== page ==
The webinar is a no cost event for attendees and will appear live on Wednesday, March 10 at 9:00am CST. Readers can learn more about the event and register here MetalMiner Perspectives: Q2 Aluminum & Stainless Steel Market Update

About TW Metals: TW Metals has a leading position in the specialty metals market. TW stocks and processes pipe, tube, bar and rod in stainless, aluminum, alloy and carbon, as well as a variety of high alloys such as nickel and titanium. Headquartered in Exton, Pennsylvania, TW has a large distribution network in the U.S. as well as Europe and Asia.

We hope you can join us!

–Lisa Reisman

One question everyone likes to ask us is this: how accurate were your previous predictions? Since we don’t exactly self-score, we’ll give the stock answer we give all of our prospects, “go back and judge for yourself. To save you the trouble, here are two of the most popular posts we have ever written on the subject of steel price predictions: 2009 Steel Price Predictions Part One and 2009 Steel Price Predictions Part Two. Steel prices for 2010 already have their own set of dynamics making the business of forecasting tricky indeed. If one asked us to identify the key themes for steel prices in 2010, we would suggest several and the bigger ones include: higher raw material or input costs, China growth, sluggish Western demand and “little supply/demand changes make for big price changes.

We have already witnessed substantial flat rolled price increases with rebar showing the greatest price weakness. The question becomes, will the mills’ price increases stick? In one word, yes but the road will look a little bumpy. The other big variable in steel prices involves the global trade of steel. Last year, we witnessed several of the largest anti-dumping cases ever brought forward including one involving OCTG and the other for line pipe. We have also spent some time looking at the nature of our global trade deficit and sought greater clarity on the subject of currency pegs particularly as they relate to trade with China. On February 19, the American Institute for International Steel released a press release entitled: December Steel Exports Rise Year on Year Exports Contribute $10.5 billion Positive to Trade Balance. To better understand the context of those numbers, we decided to do some of our own digging to analyze the volume and value of imports against the volume and value of exports.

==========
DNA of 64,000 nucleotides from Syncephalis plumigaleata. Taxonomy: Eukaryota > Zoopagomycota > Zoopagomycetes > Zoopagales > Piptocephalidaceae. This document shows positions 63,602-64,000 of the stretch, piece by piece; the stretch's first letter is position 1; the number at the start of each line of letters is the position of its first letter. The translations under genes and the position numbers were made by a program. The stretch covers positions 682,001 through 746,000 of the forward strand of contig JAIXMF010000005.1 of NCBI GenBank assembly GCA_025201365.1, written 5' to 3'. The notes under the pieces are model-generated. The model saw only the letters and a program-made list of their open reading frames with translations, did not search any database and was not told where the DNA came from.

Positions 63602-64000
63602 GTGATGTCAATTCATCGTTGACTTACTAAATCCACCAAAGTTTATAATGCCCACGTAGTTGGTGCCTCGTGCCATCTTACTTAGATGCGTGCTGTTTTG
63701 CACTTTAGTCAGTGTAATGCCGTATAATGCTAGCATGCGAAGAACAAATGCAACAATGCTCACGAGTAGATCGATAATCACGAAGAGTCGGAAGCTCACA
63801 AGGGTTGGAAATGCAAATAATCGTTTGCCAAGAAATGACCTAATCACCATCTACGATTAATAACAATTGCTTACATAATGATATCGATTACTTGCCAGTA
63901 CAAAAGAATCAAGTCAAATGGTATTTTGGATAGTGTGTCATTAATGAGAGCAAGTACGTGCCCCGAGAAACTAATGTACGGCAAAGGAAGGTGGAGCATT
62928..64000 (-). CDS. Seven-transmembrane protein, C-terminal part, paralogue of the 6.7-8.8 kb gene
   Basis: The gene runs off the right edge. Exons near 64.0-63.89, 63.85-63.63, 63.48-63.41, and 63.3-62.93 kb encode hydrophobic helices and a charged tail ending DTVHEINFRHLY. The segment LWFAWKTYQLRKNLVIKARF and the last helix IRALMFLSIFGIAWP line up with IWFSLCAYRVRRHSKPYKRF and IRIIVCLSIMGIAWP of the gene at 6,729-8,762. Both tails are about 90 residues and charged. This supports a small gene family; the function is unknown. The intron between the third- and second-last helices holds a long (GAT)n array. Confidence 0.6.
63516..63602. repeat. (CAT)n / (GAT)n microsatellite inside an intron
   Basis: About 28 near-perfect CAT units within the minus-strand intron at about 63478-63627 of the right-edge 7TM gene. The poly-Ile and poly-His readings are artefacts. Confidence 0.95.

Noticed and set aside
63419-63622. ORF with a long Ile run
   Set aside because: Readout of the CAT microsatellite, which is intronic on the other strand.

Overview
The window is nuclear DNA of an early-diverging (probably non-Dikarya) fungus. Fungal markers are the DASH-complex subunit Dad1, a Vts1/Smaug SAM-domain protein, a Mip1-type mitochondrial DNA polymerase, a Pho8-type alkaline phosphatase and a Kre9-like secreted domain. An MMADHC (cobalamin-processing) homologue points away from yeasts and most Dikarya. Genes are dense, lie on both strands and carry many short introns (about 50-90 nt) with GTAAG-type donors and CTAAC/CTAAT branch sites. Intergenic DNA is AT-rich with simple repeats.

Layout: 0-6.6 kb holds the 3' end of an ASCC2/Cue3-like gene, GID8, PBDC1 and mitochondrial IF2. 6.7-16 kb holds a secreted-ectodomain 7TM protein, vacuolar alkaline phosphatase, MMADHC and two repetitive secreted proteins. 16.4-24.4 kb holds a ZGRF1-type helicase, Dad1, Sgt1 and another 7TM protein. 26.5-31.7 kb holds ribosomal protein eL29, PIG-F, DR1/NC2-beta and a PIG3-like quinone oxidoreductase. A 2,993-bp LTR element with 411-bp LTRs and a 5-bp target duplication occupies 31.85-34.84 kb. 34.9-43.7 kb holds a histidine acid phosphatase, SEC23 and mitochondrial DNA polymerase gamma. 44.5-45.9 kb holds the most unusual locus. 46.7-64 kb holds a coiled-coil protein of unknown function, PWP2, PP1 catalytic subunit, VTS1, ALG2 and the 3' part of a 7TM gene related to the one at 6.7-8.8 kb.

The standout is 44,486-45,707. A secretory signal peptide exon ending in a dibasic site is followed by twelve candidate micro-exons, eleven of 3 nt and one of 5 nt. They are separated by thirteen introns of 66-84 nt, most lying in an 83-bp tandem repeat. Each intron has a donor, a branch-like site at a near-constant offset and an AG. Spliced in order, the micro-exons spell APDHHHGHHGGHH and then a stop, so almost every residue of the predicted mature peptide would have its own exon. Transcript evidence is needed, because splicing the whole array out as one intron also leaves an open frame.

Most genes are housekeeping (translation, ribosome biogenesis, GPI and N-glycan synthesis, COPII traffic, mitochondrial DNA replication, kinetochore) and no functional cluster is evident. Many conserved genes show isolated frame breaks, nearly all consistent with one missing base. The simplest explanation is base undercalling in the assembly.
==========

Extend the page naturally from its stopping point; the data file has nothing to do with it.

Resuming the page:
The results appear as follows:

The US runs a $6.3b steel trade deficit with the rest of the world. Last year, the US produced 82.3m metric tons of steel according to the World Steel Association at approximately 65% capacity utilization. This analysis probably raises more questions then it answers. For example, what should US trade policy look like given the size of the 2009 trade deficit? If the US steel industry operated at 65% capacity and yet the US ran a steel trade deficit of $6.3b how will trade policy change? Will it change? Perhaps more important to metals buyers, how will trade and anti-dumping cases impact steel pricing in 2010?

The MetalMiner Steel Price Perspectives 2010 contain detailed EAF and BOF production cost models updated with the latest raw material costs, a quarterly price forecast as well as a detailed global analysis of steel pricing leveraging historical data from our proprietary MetalMiner IndX(SM). Single reports are available through the above link for $347 and $1257 for a quarterly subscription. Discounts are also available.

–Lisa Reisman

Japan’s JFE was surprisingly bullish in comments made by Tsutomu Yajima, senior vice president of JFE Holdings’ core unit JFE Steel Corp, in a Reuters article. Yajima is quoted as saying the company is in talks with its clients in Asia to boost its hot coil prices by $200 per metric ton to the mid-to-upper $700 range in Q2, from around $550 in January-March. JFE also aims to raise the price of shipbuilding plates by $150 to $750, he said.

The World Steel Association anticipates a 57 million ton increase in steel demand in Asia in 2010, or 8%, although JFE is forecasting it will be much stronger. The firm expects the region to increase its steel-making capacity by only 50 million tons in 2010 as many old Chinese mills will be closed down, allowing steel makers to pass on rising costs in higher prices.